Formation of nitrogenated material in beer
A quick study on the nitrogenated part of beer, from barley to the final product.
The amount of protein found in the barley grain used in beer is around 10,0 and 11,5%. Of this amount only one third goes to the finished beer.
The malt extract content decreases with the increase of protein almost proportionally in barley grain.
Construction of proteins
All proteins are in the constitution of living organisms in the form of unbranched chains of amino acids. The sequence of amino acids in the chain is prefixed by building organisms. Protein formation may consist of up to 300 amino acids.
The proteins react both in acid and alkaline environment. Between acid and bases, proteins are neutral, their dissolution is very little.
The decomposed proteins are always soluble in water and do not coagulate when boiled. In the finished beer are kept only the “decomposed proteins”.
In proportion, the smallest part of protein in barley is decomposed, around 8%. This proportion increases in malting and mashing.
The high molecular weight decomposition products called Proteoses are the main foam formers and bring stability to it, but they can also bring turbidity to the beer. The protein decomposition occurs largely in malting.
The more dissolved the malt, more FAN will form between 45°C and 50°C in the mash vat.
When not using unmalted adjuncts and malt is well dissolved, a short rest at 45°C should be done.
A prolonged rest at 45°C always brings a less consistent foam.
Positive proteins for foam stability begin to form at 60-70°C in the mash vat.
There is no need of resting at 45°C for well dissolved malts.
Removal of nitrogenated material excess
In wort boiling all high molecular weight proteins are removed from the wort. The longer and more intense the boiling, more efficient this precipitation will be.
An important change that happens in the wort during boiling is the precipitation of nitrogenated material.
At the beginning of the boil the wort is transparent and soon becomes cloudy. During the boil, very thin and delicate proteins are transformed into particles of greater weight and volume and are precipitated to the bottom of the boiling vat. This precipitation is very important for the taste, body and stability of the beer. An insufficient coagulation may cause direct and indirect problems, such as the clogging of yeast membrane pores during fermentation and maturation phases.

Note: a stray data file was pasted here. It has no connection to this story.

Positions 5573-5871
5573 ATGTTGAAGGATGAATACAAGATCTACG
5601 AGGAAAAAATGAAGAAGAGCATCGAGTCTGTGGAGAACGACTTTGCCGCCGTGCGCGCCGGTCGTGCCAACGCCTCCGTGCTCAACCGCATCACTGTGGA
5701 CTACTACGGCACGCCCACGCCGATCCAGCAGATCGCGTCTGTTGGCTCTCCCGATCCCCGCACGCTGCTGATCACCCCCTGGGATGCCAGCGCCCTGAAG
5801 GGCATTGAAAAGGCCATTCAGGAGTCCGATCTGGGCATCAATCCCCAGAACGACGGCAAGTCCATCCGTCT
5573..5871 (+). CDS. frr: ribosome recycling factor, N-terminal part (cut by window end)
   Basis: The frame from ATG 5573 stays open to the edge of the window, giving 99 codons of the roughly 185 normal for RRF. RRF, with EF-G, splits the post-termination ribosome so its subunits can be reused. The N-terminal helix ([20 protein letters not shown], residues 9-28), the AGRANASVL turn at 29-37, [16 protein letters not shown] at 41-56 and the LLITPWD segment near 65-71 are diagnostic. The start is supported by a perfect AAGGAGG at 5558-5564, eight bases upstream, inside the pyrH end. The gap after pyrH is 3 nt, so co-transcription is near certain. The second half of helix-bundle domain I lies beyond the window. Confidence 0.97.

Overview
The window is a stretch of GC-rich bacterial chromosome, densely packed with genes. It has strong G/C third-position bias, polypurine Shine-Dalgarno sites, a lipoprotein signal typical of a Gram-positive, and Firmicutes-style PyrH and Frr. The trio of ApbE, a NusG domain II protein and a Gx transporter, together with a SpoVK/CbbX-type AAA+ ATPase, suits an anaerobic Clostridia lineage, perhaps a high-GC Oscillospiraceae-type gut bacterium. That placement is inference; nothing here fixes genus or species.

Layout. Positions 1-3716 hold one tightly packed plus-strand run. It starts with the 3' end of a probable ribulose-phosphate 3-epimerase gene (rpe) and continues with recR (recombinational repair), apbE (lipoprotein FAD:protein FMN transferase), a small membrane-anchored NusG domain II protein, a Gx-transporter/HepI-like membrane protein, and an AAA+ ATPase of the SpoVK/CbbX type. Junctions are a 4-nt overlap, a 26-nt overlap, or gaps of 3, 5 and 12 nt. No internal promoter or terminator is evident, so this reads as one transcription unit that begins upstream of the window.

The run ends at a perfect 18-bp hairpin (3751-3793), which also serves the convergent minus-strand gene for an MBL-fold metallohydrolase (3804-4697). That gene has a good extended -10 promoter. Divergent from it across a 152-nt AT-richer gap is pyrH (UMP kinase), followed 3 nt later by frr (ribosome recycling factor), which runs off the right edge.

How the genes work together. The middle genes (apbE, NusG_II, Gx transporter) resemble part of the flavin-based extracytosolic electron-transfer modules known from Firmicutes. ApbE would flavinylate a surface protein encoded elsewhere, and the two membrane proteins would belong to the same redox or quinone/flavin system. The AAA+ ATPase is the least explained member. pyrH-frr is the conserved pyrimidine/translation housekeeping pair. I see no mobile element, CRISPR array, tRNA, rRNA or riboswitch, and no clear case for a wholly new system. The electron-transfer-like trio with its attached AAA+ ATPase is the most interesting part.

The coagulation step occurs in two phases: The first one is of chemical nature, called denaturing. The second one, physical-chemical, is called Coagulation.
The ideal pH for protein removal at the boil is 5,2, which is almost impossible to achieve naturally, without the addition of acidifiers.
The first step of flocculation, when the boil is done properly, occurs completely. The second step does not always occur completely. Thus, frequently only part of the coagulable protein is removed, not occurring the formation of bigger lumps which precipitate easily. The longer the boil, the greater is the protein removal of the wort.
Picture 1 shows that the greater the evaporation in the boil vat, greater is the flocculation compared to the finished wort, but there is a point where the changes are not relevant.
When the boil is very intense, it is necessary to decrease this intensity 10 minutes before the start of Whirlpool for not breaking the flocs already formed during the boil. The heating steam is usually kept at the side of the boiling vat.
Removal of the hot trub
After boiling, the precipitate is now called hot trub, and it is formed mainly by nitrogenated particles . They are 30 to 80 microns big, which are heavier than the wort and in due time precipitate and go t the bottom of the vat.
The hot trub must be removed from the wort for being useless in the next brewing process steps.
Nitrogen for yeast
For the propagation and production of the cell wall the yeast needs nitrogen.
According to Narziss (2005), at the beginning of the fermentation the yeast hydrolizes peptides and then consumes them. But the main source of nitrogen for the yeast, whenever possible, is the amino acid, when there is enough of it in the wort. The yeast prefers amino acids over peptides.
At the end of fermentation the yeast assimilates peptides even if there are still amino acids in the wort. Amino acids are essential not only for the yeast propagation, but also for the formation of permeases and other enzymes. Thus, the wort needs enough amino acids and peptides for the yeast propagation and the smooth progress of
Cold turbidity: a bottle of beer is placed under ice water. After some time it turns out that the beer dipped in ice water is lightly clouded. The bottle of beer is removed from the ice water and its temperature is raised to 40°C, when turbidity disappears. After performing this cold/hot operation a few times the turbidity will cease to disappear, creating the Permanent Turbidity.
Permanent Turbidity: The cold turbidity becomes the Permanent turbidity after some time. It becomes visible even at higher temperatures.
Colloidal Turbidity Formation (proteinic)
The complex molecules of the beer are in motion, particles collide and over time they get bigger (a particle attaches to another, forming larger lumps) due to Brownian motion. Thus, particles increase and become visible. In this way the absorption links of proteins and polyphenols occur.